Oats

The Western Australian oat industry generates about $200 million for the state economy each year through the production of milled (rolled) oats for human consumption and feed oats and oaten hay for livestock production.

The major markets for Australian milling oats are Mexico, North Asia, South-East Asia and South Africa.

Western Australian feed oats are well received by international markets, particularly the growing Middle Eastern and Japanese race horse industries.

WA produces about 50% of Australia's export hay – most of which is sent to the Japanese dairy industry. 

The Department of Primary Industries and Regional Development is a partner within the National Oat Breeding Program, which is responsible for breeding and developing new oat grain and hay varieties with superior quality.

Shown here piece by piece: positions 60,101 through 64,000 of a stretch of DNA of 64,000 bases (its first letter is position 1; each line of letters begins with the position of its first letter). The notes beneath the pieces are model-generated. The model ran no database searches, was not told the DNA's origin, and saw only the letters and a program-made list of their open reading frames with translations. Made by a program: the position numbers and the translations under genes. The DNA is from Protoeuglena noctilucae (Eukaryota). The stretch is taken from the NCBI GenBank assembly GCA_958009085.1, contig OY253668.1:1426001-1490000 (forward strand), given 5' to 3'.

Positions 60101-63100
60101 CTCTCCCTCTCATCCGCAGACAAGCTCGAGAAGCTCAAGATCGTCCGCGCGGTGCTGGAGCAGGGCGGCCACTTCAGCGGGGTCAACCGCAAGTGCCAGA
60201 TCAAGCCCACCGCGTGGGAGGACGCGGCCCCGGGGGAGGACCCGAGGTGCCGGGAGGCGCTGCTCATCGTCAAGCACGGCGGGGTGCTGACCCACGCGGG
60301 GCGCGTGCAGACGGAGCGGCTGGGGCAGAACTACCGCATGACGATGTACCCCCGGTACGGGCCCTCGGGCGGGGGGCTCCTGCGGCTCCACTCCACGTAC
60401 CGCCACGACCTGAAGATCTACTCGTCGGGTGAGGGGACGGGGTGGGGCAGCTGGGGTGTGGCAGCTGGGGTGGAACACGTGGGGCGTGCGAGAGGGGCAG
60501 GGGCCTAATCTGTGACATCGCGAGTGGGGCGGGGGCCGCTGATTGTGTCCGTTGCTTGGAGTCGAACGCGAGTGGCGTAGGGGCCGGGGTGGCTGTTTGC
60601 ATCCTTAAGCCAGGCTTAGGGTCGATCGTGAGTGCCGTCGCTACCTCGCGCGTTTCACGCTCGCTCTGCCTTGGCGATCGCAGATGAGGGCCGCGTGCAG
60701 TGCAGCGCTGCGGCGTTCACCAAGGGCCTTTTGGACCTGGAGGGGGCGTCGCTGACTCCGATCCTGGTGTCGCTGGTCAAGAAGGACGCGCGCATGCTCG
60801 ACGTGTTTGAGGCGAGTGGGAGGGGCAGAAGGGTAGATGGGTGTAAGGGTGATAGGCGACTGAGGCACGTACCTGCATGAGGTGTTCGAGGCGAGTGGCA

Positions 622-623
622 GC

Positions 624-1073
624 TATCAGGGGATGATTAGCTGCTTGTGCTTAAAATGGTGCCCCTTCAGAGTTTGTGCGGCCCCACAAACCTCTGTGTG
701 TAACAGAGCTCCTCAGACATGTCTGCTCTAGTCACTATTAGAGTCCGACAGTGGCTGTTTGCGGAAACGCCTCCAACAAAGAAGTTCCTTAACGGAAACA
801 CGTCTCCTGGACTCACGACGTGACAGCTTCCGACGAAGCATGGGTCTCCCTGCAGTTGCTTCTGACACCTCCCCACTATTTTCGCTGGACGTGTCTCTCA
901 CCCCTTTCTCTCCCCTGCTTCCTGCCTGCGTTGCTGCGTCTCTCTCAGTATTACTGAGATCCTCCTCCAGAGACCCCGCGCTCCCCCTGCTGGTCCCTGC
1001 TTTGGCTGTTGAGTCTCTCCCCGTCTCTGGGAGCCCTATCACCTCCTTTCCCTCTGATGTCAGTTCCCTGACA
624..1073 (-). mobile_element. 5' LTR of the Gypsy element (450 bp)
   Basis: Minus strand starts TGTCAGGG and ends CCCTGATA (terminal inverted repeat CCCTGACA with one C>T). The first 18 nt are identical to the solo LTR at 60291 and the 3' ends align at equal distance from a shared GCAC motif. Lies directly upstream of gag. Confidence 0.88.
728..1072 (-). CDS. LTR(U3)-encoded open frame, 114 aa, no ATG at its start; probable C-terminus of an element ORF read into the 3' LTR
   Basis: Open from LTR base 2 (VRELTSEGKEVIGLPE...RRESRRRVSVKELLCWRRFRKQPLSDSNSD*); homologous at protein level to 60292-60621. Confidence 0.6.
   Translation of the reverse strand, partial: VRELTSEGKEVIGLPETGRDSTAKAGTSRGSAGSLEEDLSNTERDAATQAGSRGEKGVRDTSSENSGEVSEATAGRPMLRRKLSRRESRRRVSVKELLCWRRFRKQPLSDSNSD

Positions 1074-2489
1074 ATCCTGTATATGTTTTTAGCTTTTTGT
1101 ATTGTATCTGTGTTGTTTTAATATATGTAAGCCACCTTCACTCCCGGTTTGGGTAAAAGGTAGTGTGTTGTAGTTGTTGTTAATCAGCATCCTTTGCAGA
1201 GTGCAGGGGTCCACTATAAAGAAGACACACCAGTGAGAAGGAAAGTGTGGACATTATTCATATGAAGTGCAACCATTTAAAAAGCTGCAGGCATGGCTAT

Articles

  • Oats are more competitive with weeds than most other crops but weed control is still critical, particularly in hay crops as weeds can cause downgrading or rejection of export hay.

  • Oats in Western Australia are grown for grain, hay, grazing or silage. Each year between 250 000 and 350 000 hectares are sown for grain production, and 113 000 hectares for hay production.

  • Straw or brown colour spots surrounded by a yellow water-soaked halo than may resemble septoria

    There are two types of bacterial disease which infect oat foliage; halo blight (Pseudomonas syringae pv. coronafaciens) and stripe blight (Pseudomonas syringae pv.